Accession Number:

ADA558950

Title:

From the Rendering Equation to Stratified Light Transport Inversion

Descriptive Note:

Technical rept.

Corporate Author:

CALIFORNIA UNIV BERKELEY DEPT OF ELECTRICAL ENGINEERING AND COMPUTER SCIENCE

Report Date:

2010-12-09

Pagination or Media Count:

33.0

Abstract:

Recent advances in fast light transport acquisition have motivated new applications for forward and inverse light transport. While forward light transport enables image relighting, inverse light transport provides new possibilities for analyzing and cancelling interreflections, to enable applications like projector radiometric compensation and light bounce separation. With known scene geometry and diffuse reflectance, inverse light transport can be easily derived in closed form. However with unknown scene geometry and reflectance properties, we must acquire and invert the scenes light transport matrix to undo the effects of global illumination. For many photometric setups such as that of a projector-camera system, the light transport matrix often has a size of 10exp 5 x 10exp 5 or larger. Conventional inversion techniques, such as the pseudo-inverse, are accurate but impractical computationally at these resolutions. In this work, we explore a theoretical analysis of inverse light transport, relating it to its forward counterpart, expressed in the form of the rendering equation. It is well known that forward light transport has a Neumann series that corresponds to adding bounces of light. In this paper, we show the existence of a similar inverse series, that zeroes out the corresponding physical bounces of light. We refer to this series solution as stratified light transport inversion, since truncating to a certain number of terms corresponds to cancelling the corresponding interreflection bounces. The framework of stratified inversion is general and may provide insight for other problems in light transport and beyond, that involve large-size matrix inversion. It is also efficient, requiring only sparse matrix-matrix multiplications. Our practical application is to radiometric compensation, where we seek to project patterns onto real-world surfaces, undoing the effects of global illumination.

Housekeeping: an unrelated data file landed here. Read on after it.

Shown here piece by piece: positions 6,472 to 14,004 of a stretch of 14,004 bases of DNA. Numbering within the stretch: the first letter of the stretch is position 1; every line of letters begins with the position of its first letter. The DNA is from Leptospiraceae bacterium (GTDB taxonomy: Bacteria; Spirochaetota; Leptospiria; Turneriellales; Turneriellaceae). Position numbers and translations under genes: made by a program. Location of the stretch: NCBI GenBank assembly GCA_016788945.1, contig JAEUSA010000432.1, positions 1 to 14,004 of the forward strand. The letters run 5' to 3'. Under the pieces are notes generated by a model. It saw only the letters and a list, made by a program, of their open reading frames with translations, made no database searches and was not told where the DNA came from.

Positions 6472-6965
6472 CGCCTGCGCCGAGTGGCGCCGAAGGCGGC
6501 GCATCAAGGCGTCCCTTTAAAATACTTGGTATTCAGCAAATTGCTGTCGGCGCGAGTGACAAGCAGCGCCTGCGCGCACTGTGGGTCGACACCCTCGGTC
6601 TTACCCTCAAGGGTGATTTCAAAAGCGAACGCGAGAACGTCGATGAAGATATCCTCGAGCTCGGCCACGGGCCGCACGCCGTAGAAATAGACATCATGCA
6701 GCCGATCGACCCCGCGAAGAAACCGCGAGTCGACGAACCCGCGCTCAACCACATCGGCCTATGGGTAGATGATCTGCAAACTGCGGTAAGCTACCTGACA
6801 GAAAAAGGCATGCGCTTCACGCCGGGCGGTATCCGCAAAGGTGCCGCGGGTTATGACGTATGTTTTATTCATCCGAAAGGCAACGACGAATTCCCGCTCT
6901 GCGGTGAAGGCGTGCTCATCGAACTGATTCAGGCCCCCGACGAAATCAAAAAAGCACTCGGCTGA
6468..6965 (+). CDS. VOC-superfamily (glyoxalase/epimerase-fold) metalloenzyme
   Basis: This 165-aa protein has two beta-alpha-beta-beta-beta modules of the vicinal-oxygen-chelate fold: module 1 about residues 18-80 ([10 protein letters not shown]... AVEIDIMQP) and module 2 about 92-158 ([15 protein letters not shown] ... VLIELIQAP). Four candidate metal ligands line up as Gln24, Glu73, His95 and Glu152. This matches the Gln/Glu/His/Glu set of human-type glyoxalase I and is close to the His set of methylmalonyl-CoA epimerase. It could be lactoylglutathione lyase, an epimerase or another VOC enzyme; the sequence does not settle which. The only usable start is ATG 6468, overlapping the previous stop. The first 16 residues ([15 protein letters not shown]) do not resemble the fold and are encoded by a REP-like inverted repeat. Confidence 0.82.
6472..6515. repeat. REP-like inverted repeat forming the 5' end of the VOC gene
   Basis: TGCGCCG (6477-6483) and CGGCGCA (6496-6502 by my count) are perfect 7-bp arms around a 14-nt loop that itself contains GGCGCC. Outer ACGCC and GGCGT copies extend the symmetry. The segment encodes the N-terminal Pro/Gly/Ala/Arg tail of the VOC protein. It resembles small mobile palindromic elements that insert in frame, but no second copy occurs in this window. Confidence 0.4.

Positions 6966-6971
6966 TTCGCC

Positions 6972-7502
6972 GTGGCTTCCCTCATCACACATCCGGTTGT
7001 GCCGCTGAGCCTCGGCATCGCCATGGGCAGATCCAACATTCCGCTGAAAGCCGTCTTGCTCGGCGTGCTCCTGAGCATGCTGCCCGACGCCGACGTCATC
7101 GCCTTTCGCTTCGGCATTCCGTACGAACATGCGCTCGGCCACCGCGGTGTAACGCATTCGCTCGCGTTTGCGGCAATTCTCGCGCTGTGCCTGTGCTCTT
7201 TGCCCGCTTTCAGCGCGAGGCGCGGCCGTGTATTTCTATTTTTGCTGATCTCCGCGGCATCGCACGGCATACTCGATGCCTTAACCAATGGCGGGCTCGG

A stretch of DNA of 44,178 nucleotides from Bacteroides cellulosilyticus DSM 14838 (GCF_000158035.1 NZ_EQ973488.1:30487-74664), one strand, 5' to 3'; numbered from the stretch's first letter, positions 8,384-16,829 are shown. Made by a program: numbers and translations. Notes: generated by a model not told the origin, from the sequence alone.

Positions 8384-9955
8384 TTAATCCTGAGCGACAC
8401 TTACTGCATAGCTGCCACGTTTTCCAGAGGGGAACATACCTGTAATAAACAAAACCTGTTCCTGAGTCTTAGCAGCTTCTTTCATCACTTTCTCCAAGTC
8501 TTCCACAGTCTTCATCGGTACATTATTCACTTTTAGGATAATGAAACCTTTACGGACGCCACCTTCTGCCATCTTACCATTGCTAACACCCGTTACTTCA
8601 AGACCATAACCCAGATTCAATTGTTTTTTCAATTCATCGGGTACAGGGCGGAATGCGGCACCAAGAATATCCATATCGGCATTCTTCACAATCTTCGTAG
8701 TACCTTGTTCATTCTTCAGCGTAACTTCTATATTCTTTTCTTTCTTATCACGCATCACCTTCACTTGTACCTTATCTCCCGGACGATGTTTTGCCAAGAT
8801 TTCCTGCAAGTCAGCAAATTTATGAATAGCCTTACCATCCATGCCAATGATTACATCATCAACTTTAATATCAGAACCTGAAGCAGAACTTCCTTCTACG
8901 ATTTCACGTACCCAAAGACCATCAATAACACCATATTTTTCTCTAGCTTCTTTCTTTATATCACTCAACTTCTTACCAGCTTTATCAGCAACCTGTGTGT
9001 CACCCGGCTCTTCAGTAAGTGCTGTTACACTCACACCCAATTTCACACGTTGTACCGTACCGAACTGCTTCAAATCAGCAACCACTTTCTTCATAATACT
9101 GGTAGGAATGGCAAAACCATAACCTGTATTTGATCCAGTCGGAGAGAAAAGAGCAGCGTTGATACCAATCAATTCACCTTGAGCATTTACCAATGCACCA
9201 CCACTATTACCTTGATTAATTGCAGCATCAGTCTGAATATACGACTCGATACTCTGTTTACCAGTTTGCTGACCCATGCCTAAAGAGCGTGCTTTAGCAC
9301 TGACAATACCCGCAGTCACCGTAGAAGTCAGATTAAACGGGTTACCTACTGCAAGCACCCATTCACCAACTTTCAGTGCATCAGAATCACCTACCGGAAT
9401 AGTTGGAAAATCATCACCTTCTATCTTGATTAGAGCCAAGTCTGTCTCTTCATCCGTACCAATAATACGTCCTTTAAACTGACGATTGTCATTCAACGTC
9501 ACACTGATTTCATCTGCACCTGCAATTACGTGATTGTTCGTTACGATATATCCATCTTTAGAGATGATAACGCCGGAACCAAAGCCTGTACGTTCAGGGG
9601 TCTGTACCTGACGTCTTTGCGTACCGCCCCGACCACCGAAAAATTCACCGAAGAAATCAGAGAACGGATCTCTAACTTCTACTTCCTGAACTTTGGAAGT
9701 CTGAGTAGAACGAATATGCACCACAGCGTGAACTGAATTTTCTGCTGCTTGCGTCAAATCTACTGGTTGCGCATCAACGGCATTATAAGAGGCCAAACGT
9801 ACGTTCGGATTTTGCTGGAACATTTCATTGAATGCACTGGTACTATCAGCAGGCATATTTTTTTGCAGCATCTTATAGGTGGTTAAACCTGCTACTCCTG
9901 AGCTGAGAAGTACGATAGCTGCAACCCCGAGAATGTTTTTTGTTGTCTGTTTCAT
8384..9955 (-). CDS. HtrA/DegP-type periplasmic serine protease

Subject Categories:

  • Computer Programming and Software
  • Cybernetics

Distribution Statement:

APPROVED FOR PUBLIC RELEASE